If you love raspberries, blackberries, and loganberries, then try growing a boysenberry, a combination of all three. How do you grow boysenberries? Read on to find out about growing a boysenberry, its care, and other boysenberry plant info.
What is a Boysenberry?
What’s a boysenberry? As mentioned, it’s an amazing, hybrid berry comprised of a mix of raspberries, blackberries, and loganberries, which in themselves are a mix of raspberries and blackberries. A vining perennial in USDA zones 5-9, boysenberries are eaten fresh or made into juice or preserves.
Boysenberries look much akin to an elongated blackberry and, like blackberries, have a dark purple color and a sweet flavor with a hint of tartness.
Boysenberry Plant Info
Boysenberries (Rubus ursinus × R. idaeus) are named after their creator, Rudolph Boysen. Boysen created the hybrid, but it was Walter Knott of Knott’s Berry Farm’s amusement park fame, who launched the berry to popularity after his wife began making the fruit into preserves in 1932.
By 1940, there were 599 acres (242 ha.) of California land dedicated to cultivating boysenberries. Cultivation trailed off during WWII, but peaked again in the 1950’s. By the 1960’s, boysenberries fell out of favor due to their susceptibility to fungal diseases, difficulty in shipping from their delicate nature, and general high maintenance.
Today, most fresh boysenberries can be found at small local farmers’ markets or in the form of preserves from berries grown primarily in Oregon. New Zealand is the largest producer and exporter of the berry. Boysenberries are high in vitamin C, folate, and manganese and contain quite a bit of fiber.
How to Grow Boysenberries
When growing a boysenberry plant, select a site in full sun with well-draining, sandy loam soil that has a pH of 5.8-6.5. Don’t select a site where tomatoes, eggplants, or potatoes have been grown, however, as they may have left behind the soil-borne verticillium wilt.
Plant boysenberry plants 4 weeks before your area’s last frost date. Dig a hole 1-2 feet (30.5-61 cm.) deep and 3-4 feet (about 1 m.) wide. For row planted plants, dig holes 8-10 feet (2.5-3 m.) apart.
Place the boysenberry in the hole with the crown of the plant 2 inches (5 cm.) below the soil line, spreading the roots out in the hole. Fill the hole back in and pack the soil firmly around the roots. Water the plants in well.
As the plant matures, it will need support. A three-wire trellis or the like will do nicely. For a three-wire support, space the wire 2 feet (61 cm.) apart.
Keep the plants evenly moist, but not wet; water at the base of the plant rather than overhead to avoid leaf disease and fruit rot.
Feed boysenberries with a 20-20-20 application of fertilizer in the early spring as new growth appears. Fish meal and blood meal are also excellent nutrient sources.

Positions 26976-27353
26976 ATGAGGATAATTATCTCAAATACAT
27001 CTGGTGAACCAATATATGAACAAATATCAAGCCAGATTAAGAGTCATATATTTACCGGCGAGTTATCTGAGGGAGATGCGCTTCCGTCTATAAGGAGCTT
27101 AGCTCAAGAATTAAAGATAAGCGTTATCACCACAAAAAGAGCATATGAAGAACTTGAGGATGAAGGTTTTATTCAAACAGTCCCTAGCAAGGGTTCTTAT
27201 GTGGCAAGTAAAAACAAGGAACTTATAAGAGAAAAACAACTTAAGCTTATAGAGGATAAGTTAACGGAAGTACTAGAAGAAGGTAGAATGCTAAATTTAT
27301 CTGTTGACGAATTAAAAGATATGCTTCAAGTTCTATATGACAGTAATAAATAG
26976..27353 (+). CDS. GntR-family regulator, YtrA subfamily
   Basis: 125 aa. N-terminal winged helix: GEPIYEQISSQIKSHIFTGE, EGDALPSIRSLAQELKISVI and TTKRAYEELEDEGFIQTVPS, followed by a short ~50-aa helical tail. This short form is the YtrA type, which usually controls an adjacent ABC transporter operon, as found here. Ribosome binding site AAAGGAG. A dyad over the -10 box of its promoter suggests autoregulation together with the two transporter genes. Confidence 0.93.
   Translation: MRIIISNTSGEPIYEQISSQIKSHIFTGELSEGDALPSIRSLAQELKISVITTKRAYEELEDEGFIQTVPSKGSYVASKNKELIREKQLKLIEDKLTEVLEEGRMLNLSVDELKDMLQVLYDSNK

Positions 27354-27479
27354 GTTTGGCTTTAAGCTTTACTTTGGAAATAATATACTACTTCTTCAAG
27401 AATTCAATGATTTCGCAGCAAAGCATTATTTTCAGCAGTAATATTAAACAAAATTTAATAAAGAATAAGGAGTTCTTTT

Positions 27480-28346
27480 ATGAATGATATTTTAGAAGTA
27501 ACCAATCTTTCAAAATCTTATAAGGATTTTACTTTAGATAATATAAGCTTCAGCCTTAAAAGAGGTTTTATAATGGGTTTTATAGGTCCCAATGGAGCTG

How to Harvest
If you trained your vines along a trellis or wire, you’re going to have a much easier time picking the berries than if you allowed the plants to spread out. They’ll be hanging right there for you to grab and you won’t have to sort through thorny vines.
But if you didn’t train your boysenberries on a trellis, that’s okay too.
You’ll just need to make sure you have a pair of gardening gloves and maybe a long-sleeved shirt come picking time, so that your hands and arms don’t get scratched by the thorns.
You’ll also want a colander or a plastic container to collect the berries. It’s best if the container is the same one where you will keep the fruit after picking and until you eat it fresh, make some jam, or bake it into a pie.
Boysenberries are notoriously juicy and thin-skinned, so moving them from container to container can damage them, which will cause them to spoil quicker than they already do – usually within three days from picking time.
And you’ll need to keep them in the refrigerator in a covered container to keep them fresh for that long.
Now that you’re ready to pick, here’s how you do it:
Grasp the berry with your fingers and gently pull straight down. It should easily come off the vine.
Like blackberries, these have a core in the middle, which breaks off from the plant. This is different from raspberries, where the entire core comes out when you pick.
While you may be tempted to rinse the berries, don’t! Unless you’re going to eat them right away for breakfast, of course.
You’ll want to wash them just before use so they don’t get bruised or waterlogged, which will make them more susceptible to quick decay.
Now you’re ready to make a boysenberry pie, cake, or tart to enjoy for breakfast or dessert. Or, lay them out on a wax paper-lined baking sheet to freeze. Once frozen, transfer them to a lidded container or zip-top baggie to freeze and enjoy within six months.
You can learn more about how to store your fresh harvest of seasonal berries over at our sister site, Foodal.